These past few weeks the for-profit prison industry has its sights on Michigan.  The Michigan House of Representatives is considering bills HB 5174 and HB 5177 to reopen a youth correctional facility in order to house adult inmates. The North Lake Facility for Youth, or Baldwin facility, was opened in 1998 by Wackenhut Corrections Corporation – now know as The GEO Group shuttered the facility in 2005.  GEO, in a speculative move with high hopes of filling the prison with Californians, expanded the prison from less than 500 to about 2400 beds. The expected California contract did not fully materialize and the GEO Group’s Lake County facility, dubbed the ‘punk prison’, stood empty for some years.  See more about Wackenhut/GEO Group’s atrocious track record at the youth facility after the jump.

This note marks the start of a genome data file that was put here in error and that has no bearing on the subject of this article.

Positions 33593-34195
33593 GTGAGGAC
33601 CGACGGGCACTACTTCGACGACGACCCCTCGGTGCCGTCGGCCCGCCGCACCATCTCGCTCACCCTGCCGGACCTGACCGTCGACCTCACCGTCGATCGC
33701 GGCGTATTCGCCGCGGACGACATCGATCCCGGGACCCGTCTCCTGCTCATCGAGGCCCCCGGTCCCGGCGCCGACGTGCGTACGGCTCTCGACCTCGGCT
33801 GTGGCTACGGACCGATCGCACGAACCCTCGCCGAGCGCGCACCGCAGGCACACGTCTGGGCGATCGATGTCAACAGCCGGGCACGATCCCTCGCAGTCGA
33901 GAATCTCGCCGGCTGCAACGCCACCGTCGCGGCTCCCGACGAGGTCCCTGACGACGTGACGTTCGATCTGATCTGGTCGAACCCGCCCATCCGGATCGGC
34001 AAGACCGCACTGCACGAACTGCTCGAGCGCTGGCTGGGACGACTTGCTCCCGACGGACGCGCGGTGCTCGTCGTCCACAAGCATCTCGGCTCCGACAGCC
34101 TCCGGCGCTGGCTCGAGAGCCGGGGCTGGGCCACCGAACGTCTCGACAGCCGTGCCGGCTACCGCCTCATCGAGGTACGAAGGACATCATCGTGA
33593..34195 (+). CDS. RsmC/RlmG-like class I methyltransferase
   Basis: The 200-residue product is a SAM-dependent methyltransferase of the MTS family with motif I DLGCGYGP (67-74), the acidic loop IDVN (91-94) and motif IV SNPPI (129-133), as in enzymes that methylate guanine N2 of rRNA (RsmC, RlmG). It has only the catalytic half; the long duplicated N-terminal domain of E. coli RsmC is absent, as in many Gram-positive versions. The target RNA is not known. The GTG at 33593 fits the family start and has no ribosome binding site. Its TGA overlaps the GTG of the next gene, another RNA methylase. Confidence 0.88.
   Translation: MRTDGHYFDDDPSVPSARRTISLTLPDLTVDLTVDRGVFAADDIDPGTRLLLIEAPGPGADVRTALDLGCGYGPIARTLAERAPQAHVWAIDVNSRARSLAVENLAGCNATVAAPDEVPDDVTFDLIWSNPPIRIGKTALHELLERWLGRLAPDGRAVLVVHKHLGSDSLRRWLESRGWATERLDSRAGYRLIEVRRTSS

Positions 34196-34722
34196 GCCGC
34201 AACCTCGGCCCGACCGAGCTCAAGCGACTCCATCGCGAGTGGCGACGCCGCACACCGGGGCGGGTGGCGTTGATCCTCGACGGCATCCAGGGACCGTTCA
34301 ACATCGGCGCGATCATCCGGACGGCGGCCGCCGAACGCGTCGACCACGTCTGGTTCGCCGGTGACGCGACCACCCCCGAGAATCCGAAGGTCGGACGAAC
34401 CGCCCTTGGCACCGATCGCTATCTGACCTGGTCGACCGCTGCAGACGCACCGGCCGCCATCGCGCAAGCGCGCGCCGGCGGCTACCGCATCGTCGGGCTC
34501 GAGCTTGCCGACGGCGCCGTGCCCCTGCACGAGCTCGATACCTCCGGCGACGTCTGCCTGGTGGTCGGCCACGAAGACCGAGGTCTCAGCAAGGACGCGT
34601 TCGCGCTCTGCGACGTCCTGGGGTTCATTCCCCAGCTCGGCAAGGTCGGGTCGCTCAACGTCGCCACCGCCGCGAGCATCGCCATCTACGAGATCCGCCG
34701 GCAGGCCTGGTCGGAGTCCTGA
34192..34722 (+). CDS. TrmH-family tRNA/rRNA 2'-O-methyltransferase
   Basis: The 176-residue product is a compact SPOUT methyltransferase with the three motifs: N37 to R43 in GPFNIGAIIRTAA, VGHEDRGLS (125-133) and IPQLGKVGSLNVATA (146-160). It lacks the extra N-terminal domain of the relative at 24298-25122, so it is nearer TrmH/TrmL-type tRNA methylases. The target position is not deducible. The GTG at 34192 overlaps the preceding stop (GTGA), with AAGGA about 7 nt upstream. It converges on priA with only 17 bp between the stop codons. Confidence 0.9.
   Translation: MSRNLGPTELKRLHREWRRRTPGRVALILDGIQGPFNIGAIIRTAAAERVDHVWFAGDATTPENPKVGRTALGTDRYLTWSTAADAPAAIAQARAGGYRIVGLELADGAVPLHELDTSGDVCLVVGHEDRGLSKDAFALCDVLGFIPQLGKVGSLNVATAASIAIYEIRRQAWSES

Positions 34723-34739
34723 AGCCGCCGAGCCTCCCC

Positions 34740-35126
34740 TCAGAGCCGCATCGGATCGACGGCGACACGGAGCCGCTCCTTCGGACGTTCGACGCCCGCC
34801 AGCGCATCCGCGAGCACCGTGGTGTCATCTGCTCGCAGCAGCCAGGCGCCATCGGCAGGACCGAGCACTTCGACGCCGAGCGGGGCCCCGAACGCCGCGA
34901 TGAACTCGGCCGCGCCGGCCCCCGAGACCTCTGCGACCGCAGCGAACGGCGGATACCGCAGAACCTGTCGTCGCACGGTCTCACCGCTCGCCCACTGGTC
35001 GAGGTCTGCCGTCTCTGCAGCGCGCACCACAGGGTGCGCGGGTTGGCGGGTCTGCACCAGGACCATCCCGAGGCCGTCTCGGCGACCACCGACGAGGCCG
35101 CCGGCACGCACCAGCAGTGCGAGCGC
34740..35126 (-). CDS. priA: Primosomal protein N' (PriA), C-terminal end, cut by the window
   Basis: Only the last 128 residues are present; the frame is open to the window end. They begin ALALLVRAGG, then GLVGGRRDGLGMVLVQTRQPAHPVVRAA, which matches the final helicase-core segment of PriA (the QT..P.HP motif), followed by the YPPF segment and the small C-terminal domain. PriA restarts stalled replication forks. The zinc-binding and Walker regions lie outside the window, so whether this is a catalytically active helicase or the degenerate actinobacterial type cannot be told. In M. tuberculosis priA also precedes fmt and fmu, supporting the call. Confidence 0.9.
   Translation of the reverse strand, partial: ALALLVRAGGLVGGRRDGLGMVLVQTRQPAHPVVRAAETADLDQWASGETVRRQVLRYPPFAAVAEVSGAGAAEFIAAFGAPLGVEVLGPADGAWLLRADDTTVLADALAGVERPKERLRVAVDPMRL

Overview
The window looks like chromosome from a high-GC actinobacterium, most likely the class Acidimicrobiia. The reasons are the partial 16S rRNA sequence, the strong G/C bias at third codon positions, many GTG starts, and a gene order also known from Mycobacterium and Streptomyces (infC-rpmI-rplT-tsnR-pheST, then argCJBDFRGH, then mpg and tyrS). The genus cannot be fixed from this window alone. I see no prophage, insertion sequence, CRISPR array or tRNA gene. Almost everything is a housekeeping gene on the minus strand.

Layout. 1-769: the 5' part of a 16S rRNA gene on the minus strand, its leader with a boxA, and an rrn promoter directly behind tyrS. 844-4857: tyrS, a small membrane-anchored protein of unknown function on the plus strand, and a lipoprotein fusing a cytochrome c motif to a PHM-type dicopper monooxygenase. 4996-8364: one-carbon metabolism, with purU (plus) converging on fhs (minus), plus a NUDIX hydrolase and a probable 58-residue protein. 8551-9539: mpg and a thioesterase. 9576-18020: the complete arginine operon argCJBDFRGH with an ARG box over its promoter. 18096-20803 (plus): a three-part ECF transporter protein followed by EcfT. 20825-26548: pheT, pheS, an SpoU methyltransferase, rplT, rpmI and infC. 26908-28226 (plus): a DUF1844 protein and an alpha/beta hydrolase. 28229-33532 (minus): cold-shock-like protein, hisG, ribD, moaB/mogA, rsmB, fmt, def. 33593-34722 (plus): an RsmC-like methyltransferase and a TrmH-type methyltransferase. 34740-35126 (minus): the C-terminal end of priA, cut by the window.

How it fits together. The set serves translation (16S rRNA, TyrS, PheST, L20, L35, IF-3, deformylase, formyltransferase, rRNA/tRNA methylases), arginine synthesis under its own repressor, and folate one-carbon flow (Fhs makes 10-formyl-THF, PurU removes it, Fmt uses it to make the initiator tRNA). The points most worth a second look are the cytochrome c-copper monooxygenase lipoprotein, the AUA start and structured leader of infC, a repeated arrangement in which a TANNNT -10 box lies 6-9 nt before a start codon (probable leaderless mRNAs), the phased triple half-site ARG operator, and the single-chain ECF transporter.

An Eye on Crete

Just a few years ago, as Illinois folks scratched their heads about a privatized Chicago Skyway, for-profit parking meters, parking lots and more, there was real confidence that even though the move towards privatization was strong, prisons and detention centers would be safe because of the Private Correctional Facility Moratorium Act.

In 1990, the State of Illinois, with bi-partisan support, banned most privately run detention centers and prisons through the Moratorium Act.  The law has kept private prison giants Corrections Corporation of America and the GEO Group out of the Land of Lincoln.  Read some of the text of that bill (730 ILCS 140/2) (from Ch. 38, par. 1582) after the jump.


Michigan May Re-open Troubled GEO Prison